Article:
Our destination, 2.3 miles down the trail, was the M.A.S.H. site. The opening sequence of M.A.S.H. shows a helicopter flying into a landing in the mountains. You see the tents and jeeps with bright red crosses, and then Alan Alda and Hawkeye rush out and under the loud, whirling helicopter blades to unload the wounded soldiers.

They didn’t film that sequence in Korea, where the series takes place. They filmed it in a valley in the foothills of Malibu Canyon. So if you love television, if television is important to you – you can say you hate TV and never watch it, if you want to say that, but you can’t say it doesn’t matter – then visiting the M.A.S.H. is fine souvenir for your memories. It goes behind the illusion of film and television. It shows you how it is made, and that people do this for a living. And if you can take any pride in Los Angeles and its chief industry, then this is a good way to show some respect.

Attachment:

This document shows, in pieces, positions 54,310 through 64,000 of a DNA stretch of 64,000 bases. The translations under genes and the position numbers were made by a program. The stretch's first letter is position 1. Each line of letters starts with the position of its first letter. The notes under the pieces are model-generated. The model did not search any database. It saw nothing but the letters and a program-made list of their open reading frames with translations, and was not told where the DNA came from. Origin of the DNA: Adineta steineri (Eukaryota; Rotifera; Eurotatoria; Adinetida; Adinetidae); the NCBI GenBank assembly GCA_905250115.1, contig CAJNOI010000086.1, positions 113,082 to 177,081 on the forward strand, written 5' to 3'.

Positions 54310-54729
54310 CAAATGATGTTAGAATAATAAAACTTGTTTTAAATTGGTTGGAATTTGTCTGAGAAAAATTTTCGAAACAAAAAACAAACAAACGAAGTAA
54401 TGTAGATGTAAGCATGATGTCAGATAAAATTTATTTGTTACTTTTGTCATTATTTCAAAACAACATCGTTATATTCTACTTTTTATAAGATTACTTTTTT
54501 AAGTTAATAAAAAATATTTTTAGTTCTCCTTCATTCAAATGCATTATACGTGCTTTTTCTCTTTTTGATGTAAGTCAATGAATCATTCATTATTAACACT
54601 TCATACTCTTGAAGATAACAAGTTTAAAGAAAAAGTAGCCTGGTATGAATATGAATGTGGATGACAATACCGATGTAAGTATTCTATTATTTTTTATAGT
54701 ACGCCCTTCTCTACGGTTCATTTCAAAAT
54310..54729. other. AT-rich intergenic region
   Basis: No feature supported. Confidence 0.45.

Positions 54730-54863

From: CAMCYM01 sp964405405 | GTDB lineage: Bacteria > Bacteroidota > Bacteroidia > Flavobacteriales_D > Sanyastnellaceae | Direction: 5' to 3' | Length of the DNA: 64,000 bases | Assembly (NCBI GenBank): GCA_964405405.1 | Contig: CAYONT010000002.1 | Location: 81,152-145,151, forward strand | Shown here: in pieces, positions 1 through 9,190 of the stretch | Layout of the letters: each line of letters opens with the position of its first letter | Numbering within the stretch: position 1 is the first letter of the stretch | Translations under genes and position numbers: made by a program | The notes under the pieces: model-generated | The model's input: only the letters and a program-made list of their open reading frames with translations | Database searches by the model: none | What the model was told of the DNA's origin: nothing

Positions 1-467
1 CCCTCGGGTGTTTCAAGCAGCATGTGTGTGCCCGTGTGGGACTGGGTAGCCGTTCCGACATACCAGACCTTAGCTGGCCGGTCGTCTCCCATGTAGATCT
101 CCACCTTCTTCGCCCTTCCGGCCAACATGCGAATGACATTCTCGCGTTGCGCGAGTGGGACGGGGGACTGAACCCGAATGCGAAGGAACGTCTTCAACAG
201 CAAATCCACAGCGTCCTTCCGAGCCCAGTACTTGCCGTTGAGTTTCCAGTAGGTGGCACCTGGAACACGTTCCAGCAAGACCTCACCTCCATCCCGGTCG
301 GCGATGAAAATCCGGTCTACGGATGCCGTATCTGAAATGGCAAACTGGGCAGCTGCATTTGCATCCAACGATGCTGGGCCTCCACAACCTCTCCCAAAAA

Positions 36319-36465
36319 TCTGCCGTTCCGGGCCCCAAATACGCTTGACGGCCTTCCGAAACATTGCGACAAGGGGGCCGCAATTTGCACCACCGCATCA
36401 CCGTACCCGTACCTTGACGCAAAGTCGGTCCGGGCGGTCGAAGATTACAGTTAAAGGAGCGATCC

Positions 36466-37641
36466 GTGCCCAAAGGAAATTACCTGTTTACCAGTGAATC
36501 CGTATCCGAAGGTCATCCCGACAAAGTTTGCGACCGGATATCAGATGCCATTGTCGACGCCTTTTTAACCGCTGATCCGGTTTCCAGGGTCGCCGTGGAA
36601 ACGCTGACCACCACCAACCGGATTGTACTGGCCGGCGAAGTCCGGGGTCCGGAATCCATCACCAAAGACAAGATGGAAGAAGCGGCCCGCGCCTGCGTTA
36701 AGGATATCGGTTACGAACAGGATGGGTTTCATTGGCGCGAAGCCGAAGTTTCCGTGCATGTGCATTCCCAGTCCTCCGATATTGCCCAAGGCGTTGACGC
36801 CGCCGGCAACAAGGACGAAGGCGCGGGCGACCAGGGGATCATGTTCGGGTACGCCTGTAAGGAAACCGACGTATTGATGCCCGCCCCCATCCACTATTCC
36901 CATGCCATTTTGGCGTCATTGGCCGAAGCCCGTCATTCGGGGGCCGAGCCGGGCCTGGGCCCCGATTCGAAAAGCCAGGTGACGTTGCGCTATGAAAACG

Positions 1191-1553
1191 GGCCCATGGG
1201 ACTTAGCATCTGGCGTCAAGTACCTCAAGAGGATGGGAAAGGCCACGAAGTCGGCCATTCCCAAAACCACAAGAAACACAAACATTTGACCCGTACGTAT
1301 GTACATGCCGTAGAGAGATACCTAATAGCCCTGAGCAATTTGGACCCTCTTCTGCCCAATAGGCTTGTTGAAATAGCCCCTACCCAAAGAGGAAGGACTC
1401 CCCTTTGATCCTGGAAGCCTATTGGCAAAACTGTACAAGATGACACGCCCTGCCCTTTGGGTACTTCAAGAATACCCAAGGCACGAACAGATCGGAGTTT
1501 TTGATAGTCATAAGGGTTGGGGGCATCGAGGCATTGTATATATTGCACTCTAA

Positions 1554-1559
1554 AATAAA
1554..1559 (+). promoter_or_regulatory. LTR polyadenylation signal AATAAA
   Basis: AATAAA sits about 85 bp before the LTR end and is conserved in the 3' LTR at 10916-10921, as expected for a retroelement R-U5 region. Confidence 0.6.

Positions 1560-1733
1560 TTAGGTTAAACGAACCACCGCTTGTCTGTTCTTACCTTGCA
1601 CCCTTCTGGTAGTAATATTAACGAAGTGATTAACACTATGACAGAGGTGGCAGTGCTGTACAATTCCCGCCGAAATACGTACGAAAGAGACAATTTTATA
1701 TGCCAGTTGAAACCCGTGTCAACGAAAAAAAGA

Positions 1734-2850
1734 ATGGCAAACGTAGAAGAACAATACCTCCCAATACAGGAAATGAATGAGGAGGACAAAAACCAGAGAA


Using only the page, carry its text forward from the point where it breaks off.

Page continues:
Besides that you get a fine walk in the morning air, looking at birds and dried desert shrubbery, spotting a lizard, enjoying the cool shade of the coastal oaks, which grow big by the stream. The stream is Malibu Creek – it was full and clear and clean and sparkling. Again I was surprised to see so much water in it.

But the trail also gains several hundred feet in elevation, and I began to feel the difficulty of two much smoking. I watched my breathing, which was not labored, but I wasn’t having fun either. I listened to hear if Eva’s breathing became louder, to make a comparison. As it was, we made it up the grade without sweating or panting, and the workout made my legs feel stronger. After that the trail ambled another mile and a half to the M.A.S.H. site. The TV set was torn down years ago, but they left the rusted hulk of an old jeep as a marker, and when you walk into this pocket valley you see – yes, clearly, this is where they filmed it, because the mountains look just like what you see on the TV, and that’s re-assuring. M.A.S.H. was a very good show and my mother always like it. The illusion – that it took place in Korea – of course that was fake, but saying it was fake is too harsh and saying it isn’t real is too unkind. Our illusions are important and necessary. Los Angeles nurtures and builds these illusions and this is a good thing – to put it simply. A TV set in Los Angeles is just as real as a field of corn in Nebraska.